It was my father who introduced me to mustard. He like his hotdog sandwich with ketchup and mustard, I felt intrigued enough to do as he did, I liked it and I’ve been smitten since. Back then, what we always seemed to have around was a jar of plain yellow mustard. I came to associate mustard with yellow and the association was strengthened by a crayon color called mustard yellow to differentiate it from other shades of yellow like canary, lemon and ochre. And I thought that mustard, in its raw state, was naturally yellow.
Then, I grew up and realized how wrong I was. I learned that mustard in jars are made with mustard seeds but mustard seeds can either be brownish yellow, off-white or black and each is produced by a different plant: black mustard (Brassica nigra), brown Indian mustard (B. juncea), and white mustard (B. hirta/Sinapis alba). I also learned that plain mustard is the mildest preparation there is and that there are so many other varieties that are richer in flavor, texture or both.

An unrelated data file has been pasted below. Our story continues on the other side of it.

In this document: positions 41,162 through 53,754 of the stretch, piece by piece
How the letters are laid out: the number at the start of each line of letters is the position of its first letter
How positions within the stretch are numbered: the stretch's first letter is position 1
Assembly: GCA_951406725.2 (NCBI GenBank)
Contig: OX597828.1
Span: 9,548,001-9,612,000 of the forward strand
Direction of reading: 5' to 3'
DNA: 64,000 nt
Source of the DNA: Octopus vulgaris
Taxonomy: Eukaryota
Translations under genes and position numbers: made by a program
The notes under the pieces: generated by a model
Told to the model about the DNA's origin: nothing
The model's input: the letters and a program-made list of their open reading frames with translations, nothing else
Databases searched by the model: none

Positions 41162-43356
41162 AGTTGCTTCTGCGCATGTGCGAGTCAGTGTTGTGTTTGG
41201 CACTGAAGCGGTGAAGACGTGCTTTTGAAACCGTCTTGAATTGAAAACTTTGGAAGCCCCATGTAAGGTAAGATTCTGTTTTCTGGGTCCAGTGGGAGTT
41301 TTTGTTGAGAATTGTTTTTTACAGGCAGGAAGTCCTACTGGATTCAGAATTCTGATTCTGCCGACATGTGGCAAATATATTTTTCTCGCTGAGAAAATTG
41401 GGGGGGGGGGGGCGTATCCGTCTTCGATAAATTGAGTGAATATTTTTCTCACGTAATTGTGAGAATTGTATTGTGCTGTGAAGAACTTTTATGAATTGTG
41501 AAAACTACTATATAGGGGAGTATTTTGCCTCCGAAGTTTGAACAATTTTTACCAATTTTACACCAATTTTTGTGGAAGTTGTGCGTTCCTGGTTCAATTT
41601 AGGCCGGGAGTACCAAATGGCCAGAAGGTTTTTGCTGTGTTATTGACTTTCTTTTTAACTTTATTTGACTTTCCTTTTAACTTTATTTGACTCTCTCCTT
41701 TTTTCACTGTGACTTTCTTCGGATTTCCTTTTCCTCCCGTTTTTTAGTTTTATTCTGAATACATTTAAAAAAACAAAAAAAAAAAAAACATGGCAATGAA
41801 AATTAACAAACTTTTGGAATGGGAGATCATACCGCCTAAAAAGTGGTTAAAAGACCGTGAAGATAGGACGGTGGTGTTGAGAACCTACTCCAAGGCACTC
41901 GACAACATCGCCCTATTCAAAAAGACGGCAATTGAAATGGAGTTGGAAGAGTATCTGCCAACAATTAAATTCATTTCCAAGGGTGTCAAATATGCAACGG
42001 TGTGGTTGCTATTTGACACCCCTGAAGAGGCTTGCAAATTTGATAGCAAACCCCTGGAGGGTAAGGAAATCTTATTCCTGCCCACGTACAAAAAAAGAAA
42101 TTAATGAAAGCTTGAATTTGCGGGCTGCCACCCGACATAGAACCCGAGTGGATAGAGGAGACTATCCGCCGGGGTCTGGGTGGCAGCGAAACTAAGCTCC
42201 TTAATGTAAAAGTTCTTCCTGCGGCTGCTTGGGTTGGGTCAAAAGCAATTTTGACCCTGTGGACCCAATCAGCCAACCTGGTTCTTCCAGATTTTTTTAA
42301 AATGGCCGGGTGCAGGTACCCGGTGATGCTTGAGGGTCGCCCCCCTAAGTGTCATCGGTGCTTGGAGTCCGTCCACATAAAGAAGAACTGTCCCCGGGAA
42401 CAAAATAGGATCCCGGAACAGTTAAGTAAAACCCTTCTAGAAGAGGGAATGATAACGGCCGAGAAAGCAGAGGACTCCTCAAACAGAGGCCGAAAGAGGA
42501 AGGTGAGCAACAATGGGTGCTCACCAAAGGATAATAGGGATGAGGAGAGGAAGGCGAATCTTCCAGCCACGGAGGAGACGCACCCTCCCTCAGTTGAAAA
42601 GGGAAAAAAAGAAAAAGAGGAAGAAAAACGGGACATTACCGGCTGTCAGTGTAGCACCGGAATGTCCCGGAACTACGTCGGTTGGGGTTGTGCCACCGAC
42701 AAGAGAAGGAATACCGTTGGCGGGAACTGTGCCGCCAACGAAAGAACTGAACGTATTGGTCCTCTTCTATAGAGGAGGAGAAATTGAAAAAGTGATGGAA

In time, as an adult, I came to like grainy mustard more than the plain creamy stuff. I use it for making sandwiches, salad dressings, marinades and sauces.
The problem is that, in this country, grainy mustard is not exactly mainstream. Ketchup is more universal than mustard and the smaller sector that enjoys mustard leans more toward plain, Dijon or honey-Dijon. As a result, grainy mustard is not a regular item in most groceries. When unable to find it, we felt pushed to substitute the more widely available plain or Dijon mustard.
Recently, however, I discovered that it is quite easy to make grainy mustard at home. And the best part? Mustard seeds are inexpensive. I have bookmarked two recipes that I like the most (and there are dozens on the web).
Very soon, I will make grainy mustard right in my own kitchen.